Satyan Gajwani, CEO, Times Internet delivered a keynote on day two of FICCI Frames 2014. He started off noting that while digital gets a lot of attention, it doesn’t get the money.
Gajwani said, "A few years ago, we needed to ask ourselves if digital was really a business. But, that is changing now. Justdial is the third largest media company and that's a digital company. Infomedia and Makemytrip follow in fourth and fifth emphasising the point that digital is important now. Digital will be the largest player in the industry in the next 10 years."
Delving into the digital content consumption ecosystem, he underlined that it was fundamentally different from mainstream TV consumption. “Platforms available in digital are in thousands. Competition breeds innovation. Digital is disrupting how people listen to music, watch movies. We're also now seeing social karaoke online and helping people become DJs with some apps. So it is definitely changing the way we learn," added Gajwani.
He spoke of how a lot of digital products are shutting down too, and advised social content partnerships to keep businesses going. "We need to look to create ecosystems and not the product. Apple did that with the app store and with that it now has endless possibilities. The mobile canvas is currently empty and let's embrace change together."
Sam Balsara, chairman and MD, Madison World, delivered the opening remarks.
He said, "Life is far more complex now for the agency and the advertiser, while it's become easier for the consumer. We are catching up with the multi-screen window soon. In my opinion, it's going to be the TV and mobile screens being dominant here. That is where all the money is going to be. We have begun to see this in India; the fear was that when people spent a certain amount of time on one medium, they were taking away time from another. That's changing. Now with more screens emerging, the total time is increasing instead."
Balsara spoke about something that disturbed him: "Content owners are doing something that disturbs me. They have two revenue earners - one from the consumer, second from the advertiser. He's lucky to have this, but this opportunity has not been seen. I think (it might be a biased view) but a healthy business model will have a 50:50 ratio of advertising and consumers (subscription). Now, over the years subscription revenue has come down to increase reach and rely more on advertising.This has gone down to a ridiculous ratio and we need to get back to the 50:50 model."
"An advertiser is being forced to advertise because of commercial reasons. But the money available is limited. Total revenue of the advertising industry is Rs 35,000 crore. Our total population is one billion , so that's a very low ratio. An advertiser seeks reach and exposure and is also looking for some benefit from the media vehicle itself. If I advertise in The Times of India, I want to reach the readers but also reap some of the respect that the newspaper commands. That would be the idea and that is what an advertiser wants. When IPL started and needed to generate money to make it happen, we convinced buyers to buy very expensive properties. Now, the IPL isn't sold by one person, but by almost 1,500 people. This might be working for it in the short run, but in the long term it's driving away advertising value."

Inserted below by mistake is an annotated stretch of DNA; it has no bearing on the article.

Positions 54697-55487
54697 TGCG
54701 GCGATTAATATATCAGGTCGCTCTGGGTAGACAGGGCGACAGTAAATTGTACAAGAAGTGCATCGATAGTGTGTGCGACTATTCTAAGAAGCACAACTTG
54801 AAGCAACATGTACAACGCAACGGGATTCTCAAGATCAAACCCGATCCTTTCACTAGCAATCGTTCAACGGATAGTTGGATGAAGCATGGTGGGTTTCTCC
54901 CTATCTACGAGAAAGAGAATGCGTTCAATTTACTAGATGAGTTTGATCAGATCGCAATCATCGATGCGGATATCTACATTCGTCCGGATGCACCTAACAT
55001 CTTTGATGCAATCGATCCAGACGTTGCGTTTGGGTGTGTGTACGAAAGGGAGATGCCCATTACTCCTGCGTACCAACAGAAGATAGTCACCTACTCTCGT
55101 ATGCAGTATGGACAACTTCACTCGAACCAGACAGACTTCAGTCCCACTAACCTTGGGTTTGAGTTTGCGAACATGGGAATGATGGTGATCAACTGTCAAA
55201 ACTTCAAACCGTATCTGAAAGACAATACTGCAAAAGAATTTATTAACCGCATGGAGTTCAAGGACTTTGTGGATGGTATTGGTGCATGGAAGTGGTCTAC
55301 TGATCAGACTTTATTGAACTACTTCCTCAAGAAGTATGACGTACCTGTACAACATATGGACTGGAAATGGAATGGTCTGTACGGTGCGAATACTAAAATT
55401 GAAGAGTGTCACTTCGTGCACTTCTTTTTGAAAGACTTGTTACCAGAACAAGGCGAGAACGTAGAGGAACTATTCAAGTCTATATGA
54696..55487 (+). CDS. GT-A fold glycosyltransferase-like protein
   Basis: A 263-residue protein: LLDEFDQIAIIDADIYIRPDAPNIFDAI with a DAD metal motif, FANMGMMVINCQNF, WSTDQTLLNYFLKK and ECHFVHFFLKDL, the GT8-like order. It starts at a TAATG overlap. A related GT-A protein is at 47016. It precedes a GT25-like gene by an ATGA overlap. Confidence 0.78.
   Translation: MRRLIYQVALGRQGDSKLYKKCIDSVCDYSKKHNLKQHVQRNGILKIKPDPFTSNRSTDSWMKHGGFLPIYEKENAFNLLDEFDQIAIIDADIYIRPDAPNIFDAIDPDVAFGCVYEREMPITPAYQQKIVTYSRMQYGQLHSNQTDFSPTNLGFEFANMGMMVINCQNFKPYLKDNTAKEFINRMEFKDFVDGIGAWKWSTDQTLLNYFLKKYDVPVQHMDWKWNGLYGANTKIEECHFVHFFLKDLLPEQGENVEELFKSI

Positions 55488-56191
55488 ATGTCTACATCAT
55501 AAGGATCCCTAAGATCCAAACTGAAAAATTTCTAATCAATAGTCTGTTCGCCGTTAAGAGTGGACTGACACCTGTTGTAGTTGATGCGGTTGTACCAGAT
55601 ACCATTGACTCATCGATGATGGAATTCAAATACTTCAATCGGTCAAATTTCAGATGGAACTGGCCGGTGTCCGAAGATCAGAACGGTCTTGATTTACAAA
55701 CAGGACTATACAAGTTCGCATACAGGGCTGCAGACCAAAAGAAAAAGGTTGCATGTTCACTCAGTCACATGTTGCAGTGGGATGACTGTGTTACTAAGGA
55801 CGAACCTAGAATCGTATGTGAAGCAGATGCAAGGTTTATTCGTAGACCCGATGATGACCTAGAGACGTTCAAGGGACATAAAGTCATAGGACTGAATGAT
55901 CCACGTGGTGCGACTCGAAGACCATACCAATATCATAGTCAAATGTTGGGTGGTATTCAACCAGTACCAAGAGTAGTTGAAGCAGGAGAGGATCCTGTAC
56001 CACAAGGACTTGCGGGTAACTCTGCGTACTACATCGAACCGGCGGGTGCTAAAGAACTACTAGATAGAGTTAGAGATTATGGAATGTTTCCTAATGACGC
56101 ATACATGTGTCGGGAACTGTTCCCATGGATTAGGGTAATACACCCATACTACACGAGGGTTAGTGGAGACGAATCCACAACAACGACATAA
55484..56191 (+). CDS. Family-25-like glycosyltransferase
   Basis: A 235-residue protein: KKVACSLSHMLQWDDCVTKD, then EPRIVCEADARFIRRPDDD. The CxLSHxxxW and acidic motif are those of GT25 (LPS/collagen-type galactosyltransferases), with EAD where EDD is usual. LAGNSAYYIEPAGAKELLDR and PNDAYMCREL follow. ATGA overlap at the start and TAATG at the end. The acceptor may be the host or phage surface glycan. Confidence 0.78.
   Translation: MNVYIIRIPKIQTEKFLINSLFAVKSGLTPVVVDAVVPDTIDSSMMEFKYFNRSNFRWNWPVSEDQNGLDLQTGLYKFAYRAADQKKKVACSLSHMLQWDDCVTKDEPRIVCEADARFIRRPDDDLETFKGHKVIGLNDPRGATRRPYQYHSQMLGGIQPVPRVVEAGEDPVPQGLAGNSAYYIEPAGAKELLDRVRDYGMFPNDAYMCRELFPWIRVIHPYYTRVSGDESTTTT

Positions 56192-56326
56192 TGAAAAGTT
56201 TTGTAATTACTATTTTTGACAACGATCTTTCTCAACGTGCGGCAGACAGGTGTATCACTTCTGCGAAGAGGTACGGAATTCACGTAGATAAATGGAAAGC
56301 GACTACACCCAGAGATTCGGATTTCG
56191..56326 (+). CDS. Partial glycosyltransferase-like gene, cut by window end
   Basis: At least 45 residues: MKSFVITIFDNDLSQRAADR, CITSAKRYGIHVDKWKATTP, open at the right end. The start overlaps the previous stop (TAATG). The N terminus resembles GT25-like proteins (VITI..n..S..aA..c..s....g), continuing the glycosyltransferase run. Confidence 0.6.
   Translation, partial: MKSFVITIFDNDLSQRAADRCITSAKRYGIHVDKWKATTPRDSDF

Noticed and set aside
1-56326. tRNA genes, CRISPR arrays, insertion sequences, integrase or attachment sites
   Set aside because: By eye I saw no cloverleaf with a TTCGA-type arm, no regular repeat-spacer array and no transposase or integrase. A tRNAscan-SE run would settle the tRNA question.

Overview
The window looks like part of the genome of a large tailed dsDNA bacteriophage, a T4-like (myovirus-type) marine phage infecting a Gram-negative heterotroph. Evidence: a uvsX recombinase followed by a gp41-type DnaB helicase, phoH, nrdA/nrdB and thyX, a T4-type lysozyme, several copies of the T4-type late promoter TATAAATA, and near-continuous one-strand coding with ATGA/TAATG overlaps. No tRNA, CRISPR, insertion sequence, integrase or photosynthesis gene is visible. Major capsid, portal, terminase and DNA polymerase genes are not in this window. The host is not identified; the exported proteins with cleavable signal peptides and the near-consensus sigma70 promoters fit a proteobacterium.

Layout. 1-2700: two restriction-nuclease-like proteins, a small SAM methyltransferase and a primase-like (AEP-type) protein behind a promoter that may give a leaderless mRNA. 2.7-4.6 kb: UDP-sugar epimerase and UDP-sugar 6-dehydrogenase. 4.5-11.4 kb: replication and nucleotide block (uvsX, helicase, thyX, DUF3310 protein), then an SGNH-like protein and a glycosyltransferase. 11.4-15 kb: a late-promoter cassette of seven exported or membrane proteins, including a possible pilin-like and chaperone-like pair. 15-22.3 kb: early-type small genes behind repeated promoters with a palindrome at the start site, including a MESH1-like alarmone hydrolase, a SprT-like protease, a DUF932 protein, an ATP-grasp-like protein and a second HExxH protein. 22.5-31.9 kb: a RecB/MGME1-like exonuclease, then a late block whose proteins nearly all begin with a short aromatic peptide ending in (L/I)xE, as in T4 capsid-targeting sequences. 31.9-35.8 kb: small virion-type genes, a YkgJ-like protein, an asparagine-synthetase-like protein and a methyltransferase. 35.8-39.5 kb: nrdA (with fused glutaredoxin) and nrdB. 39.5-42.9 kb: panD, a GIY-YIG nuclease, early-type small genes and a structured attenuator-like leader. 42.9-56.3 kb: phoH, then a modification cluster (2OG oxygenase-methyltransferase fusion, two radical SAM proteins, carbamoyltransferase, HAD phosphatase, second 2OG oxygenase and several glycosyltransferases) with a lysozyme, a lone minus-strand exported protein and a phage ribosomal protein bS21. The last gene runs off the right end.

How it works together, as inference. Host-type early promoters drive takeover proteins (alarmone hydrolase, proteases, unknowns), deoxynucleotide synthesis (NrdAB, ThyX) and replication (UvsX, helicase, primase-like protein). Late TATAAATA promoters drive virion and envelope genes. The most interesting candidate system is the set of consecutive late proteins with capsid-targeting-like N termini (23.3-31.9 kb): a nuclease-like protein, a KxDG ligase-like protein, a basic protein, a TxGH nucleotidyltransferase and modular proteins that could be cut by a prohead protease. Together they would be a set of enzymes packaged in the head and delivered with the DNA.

Balsara also spoke about how mobile was helping agencies command higher fees from clients. "We created an app idea for Cadbury. With the Bournvita Quiz Contest going on, on television, users can answer the questions they're seeing on TV through their mobile phones. Such innovations help."
Anchor Ramki Sankaranarayanan, CEO, Prime Focus, asked the panel to briefly point out the monetisation opportunities in a multi-screen world.
Chakranpani Gollapali, GM, consumer channels group, Microsoft India, said, "It's about providing curated experiences. When you look at people, they are so attached to their mobile device and you could see that as an opportunity."
Neeraj Roy, MD and CEO, Hungama Digital, said, "I want to bring positive energy. There is already significant amount of monetisation in digital. Globally, it's almost 80 to 90 billion worth of digital goods. The Indian market has been restricted to a particular medium. We need to balance advertising. Roughly 10 per cent of the audience is paying for some content. Now, we're moving from 2G to 4G and there's a need for reimagination of formats."
Karan Bedi, founder and CEO, Tutorific, noted that in the education space, advertising was looked down upon. The need was to focus a lot more on experiences instead, said the speaker.
Rishi Jaitly, India market director, Twitter, noted, "Twitter used to be a status update service through SMS. Now, 95 per cent of the world's online conversations happen on Twitter. We have been pretty excited about content creators using Twitter for public conversations."
Nikhil Naik, head - director, global content and distribution, Vuclip, offered, "We attract 120 million users, all through mobile because we're only present there. We've seen how people are using different screens. We found out that one lady used her mobile to catch up on serials because she faces a power cut during the hours they're broadcast on television. That's how vast it is."
‘Does storytelling need to be different across screens?’
Naik responded in the affirmative to this question posed by Sankaranarayanan. "The way storytelling for content in movies was very different from television, it's the same thing for mobile as well. There are so many options on mobile that content needs to pass two friction points - one is after four or five seconds, the other after 40 seconds."
Roy added, "I feel that in this market whatever the category, you need to localise. We can't have the same advertising. We need to work with marketing agencies and services.”